"I think that the reshuffle stems from the need to shake up the government rather than from plans to change its key priorities," Alor Chief Analyst Alexei Antonov pointed out. However, according to Head of the Department of Corporate Finance and Corporate Governance at the Moscow Financial University Konstantin Ordov, Mishustin continues to enhance his team’s capabilities with effective cabinet members.
"The problem is not that the government lacks plans but it lacks the ability to ensure their implementation. The new appointments are aimed at bolstering organizational discipline," the expert pointed out.
Izvestia: Markets surge on US election news
Global stock markets have surged following news of Joe Biden’s presumptive victory in the US presidential race. The Moscow Stock Exchange index rose by 3.2% and the RTS index increased by 5.33%. The Russian currency’s exchange rate also went up. However, experts interviewed by Izvestia point out that the market rally could be temporary, as well as the strengthening of the ruble. They believe the focus should be on the number one problem, the coronavirus pandemic.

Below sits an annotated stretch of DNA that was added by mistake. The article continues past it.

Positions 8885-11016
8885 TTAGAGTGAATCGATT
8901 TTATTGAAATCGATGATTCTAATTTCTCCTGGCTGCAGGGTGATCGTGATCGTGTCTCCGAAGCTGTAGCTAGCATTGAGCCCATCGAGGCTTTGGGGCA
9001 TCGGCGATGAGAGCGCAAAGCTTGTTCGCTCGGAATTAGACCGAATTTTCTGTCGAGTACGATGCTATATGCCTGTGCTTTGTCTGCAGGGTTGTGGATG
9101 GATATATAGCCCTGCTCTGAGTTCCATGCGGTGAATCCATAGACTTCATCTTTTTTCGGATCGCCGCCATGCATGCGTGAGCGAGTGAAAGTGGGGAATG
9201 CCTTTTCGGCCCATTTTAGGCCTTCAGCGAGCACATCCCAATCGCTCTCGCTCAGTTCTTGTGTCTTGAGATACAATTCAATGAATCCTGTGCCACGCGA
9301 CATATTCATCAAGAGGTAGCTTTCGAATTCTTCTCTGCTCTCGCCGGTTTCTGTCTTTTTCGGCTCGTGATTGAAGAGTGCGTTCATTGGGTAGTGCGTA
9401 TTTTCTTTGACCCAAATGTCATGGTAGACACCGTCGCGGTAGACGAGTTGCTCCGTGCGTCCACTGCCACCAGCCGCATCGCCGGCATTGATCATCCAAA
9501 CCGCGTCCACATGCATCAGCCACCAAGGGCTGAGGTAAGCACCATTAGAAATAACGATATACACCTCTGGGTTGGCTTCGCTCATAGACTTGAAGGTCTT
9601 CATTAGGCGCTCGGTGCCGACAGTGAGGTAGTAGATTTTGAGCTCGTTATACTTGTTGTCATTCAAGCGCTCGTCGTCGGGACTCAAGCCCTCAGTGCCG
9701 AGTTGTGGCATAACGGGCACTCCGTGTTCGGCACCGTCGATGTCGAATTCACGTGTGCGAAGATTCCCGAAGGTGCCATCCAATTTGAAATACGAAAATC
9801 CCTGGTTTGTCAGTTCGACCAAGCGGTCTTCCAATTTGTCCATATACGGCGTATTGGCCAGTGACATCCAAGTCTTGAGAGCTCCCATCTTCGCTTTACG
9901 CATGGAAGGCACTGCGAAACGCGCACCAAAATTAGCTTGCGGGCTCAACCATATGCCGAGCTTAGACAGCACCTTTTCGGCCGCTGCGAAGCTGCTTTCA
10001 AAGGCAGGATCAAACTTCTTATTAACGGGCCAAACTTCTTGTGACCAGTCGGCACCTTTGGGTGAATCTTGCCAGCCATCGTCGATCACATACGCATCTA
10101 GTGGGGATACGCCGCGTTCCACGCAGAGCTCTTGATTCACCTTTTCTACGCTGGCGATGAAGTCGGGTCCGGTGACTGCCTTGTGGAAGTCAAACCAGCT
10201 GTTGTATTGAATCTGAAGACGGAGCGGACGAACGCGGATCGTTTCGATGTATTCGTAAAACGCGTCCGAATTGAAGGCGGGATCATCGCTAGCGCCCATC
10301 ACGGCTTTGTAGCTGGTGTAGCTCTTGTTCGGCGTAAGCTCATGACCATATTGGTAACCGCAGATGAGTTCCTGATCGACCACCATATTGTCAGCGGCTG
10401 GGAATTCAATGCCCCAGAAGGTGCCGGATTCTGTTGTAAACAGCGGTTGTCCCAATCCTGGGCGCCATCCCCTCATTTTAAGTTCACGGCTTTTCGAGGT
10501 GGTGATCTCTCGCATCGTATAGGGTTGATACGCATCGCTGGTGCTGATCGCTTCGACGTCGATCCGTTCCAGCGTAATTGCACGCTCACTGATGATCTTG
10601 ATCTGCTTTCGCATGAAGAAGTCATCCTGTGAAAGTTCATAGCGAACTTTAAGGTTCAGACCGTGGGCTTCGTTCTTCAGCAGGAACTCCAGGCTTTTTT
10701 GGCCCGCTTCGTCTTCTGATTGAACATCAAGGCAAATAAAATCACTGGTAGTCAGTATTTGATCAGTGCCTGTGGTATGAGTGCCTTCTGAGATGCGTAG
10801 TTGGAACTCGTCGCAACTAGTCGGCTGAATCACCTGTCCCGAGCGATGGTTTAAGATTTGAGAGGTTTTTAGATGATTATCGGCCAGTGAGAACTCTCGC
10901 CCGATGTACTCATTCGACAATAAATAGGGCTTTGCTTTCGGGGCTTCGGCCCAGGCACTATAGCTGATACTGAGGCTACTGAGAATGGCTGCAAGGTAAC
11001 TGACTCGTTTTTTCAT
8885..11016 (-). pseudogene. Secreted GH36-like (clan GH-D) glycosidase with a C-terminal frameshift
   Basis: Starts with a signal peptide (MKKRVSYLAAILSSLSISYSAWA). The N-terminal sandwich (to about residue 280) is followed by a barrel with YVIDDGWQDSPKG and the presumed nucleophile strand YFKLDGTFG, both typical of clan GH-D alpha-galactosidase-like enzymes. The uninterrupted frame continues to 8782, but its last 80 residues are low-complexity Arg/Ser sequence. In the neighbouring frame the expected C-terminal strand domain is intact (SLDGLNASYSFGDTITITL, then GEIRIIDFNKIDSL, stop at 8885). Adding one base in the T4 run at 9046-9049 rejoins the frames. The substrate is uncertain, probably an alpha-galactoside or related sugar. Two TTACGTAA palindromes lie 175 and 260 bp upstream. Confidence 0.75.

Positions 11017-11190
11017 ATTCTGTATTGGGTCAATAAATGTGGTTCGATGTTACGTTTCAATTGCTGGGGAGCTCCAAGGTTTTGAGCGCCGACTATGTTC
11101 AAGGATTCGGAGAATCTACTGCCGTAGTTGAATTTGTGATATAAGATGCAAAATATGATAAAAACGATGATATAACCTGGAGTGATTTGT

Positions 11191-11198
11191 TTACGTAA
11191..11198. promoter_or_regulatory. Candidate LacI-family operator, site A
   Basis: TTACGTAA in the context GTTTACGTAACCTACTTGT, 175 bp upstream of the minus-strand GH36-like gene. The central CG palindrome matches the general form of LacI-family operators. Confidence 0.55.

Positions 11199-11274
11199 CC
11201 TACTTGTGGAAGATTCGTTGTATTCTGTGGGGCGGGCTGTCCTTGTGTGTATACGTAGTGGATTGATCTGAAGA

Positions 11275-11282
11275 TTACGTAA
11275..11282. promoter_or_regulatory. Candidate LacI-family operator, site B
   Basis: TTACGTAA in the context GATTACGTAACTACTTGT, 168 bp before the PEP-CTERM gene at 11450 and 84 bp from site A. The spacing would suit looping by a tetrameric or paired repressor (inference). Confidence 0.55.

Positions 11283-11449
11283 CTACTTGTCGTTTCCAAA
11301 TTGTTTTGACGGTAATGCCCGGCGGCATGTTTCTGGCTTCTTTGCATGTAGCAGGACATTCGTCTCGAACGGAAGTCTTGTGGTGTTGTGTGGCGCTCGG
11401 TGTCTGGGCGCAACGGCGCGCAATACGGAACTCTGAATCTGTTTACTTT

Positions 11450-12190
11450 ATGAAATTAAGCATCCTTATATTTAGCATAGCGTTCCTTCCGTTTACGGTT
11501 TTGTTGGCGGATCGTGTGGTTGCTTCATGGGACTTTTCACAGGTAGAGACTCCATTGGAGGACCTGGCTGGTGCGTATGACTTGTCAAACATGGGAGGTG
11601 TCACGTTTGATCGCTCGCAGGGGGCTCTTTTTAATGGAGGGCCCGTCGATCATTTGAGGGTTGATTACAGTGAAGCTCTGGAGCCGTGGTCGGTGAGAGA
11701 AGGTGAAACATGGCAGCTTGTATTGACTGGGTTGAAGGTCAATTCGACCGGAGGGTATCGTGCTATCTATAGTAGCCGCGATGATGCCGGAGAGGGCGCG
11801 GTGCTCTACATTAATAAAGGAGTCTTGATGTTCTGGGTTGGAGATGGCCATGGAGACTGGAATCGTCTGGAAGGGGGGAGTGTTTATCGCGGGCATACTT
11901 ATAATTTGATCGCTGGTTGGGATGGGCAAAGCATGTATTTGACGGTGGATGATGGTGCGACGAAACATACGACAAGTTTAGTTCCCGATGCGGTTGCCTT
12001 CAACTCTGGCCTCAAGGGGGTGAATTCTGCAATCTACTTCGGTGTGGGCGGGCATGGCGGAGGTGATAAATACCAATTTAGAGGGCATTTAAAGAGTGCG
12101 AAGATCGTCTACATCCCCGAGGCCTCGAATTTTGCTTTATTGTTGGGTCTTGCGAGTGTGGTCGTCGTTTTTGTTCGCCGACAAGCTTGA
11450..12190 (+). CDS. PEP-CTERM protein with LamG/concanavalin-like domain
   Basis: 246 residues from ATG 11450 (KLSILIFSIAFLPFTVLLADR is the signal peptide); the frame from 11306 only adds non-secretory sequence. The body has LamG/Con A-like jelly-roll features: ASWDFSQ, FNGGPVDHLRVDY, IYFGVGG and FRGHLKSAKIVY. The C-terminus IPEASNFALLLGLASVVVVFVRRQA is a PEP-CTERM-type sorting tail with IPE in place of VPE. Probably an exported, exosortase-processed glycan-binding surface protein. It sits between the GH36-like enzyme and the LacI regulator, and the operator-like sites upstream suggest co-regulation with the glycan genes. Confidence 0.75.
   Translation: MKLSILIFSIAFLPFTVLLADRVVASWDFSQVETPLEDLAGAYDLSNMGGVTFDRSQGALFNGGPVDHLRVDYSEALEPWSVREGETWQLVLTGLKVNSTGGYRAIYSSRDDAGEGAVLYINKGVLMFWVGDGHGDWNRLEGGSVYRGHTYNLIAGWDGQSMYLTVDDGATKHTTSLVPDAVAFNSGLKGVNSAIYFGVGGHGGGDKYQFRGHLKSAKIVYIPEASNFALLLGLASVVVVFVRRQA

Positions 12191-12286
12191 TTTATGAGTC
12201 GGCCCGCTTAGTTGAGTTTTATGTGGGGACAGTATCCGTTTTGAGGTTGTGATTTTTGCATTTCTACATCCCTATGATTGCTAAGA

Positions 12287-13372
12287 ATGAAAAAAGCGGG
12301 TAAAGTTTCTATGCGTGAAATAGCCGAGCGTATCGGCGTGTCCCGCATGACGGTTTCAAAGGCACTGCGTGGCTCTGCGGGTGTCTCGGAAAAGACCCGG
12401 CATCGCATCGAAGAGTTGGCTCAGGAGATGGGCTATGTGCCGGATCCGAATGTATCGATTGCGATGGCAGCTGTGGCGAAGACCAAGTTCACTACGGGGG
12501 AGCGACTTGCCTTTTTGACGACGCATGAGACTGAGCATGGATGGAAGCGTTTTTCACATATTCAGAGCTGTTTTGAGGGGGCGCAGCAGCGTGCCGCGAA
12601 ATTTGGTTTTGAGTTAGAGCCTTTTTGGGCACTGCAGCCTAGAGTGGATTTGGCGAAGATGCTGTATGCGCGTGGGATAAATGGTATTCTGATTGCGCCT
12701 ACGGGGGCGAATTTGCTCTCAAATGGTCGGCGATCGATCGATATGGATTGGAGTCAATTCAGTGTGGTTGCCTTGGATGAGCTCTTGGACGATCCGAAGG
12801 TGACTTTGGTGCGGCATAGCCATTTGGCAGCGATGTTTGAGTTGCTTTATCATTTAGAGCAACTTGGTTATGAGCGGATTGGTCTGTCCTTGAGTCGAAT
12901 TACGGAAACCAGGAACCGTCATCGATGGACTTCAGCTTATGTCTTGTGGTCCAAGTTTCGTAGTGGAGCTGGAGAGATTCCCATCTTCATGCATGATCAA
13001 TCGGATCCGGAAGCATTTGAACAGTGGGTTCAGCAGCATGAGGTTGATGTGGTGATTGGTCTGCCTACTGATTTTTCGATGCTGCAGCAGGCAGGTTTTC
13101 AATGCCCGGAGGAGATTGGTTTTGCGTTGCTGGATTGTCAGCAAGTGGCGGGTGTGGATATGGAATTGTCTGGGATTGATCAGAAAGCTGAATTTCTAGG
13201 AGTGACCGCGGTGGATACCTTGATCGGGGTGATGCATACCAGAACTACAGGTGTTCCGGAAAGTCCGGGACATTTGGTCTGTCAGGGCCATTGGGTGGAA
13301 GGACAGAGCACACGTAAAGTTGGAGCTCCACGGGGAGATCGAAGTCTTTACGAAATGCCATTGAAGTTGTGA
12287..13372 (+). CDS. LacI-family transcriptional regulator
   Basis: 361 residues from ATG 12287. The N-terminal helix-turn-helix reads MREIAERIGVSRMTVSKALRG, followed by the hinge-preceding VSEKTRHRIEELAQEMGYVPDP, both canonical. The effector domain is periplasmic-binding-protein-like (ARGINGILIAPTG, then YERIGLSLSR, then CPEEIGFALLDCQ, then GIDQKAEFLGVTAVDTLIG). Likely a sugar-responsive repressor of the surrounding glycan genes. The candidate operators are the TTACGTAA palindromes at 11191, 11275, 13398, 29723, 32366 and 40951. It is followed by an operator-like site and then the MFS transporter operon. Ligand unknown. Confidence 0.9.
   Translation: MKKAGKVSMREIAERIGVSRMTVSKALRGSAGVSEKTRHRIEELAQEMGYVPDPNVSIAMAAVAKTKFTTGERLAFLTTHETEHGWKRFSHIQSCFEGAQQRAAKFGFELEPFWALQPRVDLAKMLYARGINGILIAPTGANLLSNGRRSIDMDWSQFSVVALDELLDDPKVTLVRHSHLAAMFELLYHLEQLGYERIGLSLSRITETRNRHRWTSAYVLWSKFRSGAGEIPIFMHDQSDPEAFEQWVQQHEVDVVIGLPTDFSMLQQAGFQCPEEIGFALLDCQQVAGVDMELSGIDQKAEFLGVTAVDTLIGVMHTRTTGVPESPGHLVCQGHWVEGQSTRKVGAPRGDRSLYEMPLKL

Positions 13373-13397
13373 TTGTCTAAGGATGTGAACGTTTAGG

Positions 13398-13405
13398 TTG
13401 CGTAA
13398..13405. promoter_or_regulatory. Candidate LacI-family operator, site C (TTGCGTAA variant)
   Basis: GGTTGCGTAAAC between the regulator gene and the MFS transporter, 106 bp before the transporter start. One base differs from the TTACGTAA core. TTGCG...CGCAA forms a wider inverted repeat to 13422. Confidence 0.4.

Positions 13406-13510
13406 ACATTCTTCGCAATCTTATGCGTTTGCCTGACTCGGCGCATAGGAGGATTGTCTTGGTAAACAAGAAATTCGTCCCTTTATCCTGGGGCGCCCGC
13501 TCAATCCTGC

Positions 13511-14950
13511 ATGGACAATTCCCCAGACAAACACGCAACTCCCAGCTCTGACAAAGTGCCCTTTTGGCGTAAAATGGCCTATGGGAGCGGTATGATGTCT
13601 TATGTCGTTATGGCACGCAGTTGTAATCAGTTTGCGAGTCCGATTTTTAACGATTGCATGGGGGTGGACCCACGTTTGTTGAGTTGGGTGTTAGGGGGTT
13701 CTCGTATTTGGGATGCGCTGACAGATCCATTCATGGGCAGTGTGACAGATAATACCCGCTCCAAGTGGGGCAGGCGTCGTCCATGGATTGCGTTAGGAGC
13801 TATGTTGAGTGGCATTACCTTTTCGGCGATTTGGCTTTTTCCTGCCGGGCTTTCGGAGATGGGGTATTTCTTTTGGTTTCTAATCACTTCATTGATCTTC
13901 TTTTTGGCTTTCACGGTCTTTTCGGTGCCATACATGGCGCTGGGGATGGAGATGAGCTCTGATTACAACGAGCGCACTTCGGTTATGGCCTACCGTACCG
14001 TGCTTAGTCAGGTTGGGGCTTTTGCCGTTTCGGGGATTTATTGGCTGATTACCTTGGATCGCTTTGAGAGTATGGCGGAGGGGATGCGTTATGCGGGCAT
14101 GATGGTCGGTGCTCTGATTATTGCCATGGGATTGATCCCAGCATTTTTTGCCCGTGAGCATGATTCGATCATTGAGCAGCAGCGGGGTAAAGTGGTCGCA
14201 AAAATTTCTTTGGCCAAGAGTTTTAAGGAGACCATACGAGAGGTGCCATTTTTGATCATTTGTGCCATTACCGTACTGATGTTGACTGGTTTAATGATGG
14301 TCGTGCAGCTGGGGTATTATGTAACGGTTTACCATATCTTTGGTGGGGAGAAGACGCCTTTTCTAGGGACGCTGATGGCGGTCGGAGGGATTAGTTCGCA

The stock market has already accepted the election’s outcome and expects the United States to change its trade policy and stimulate the economy, which may benefit other countries, too, Head of Market Analysis at Otkritie Broker Anton Zatolokin noted. Russian stocks remain attractive and if there is no negative external news, they will maintain the overall positive trend, he stressed.
However, analysts say that the rally could be short-lived and market growth rates may drop in the near future. The global pandemic situation is the reason, BCS Broker’s Vasily Karpunin emphasized. According to him, countries are reimposing lockdowns, which means that economic recovery rates will slow down once again, along with consumer demand, while unemployment will grow.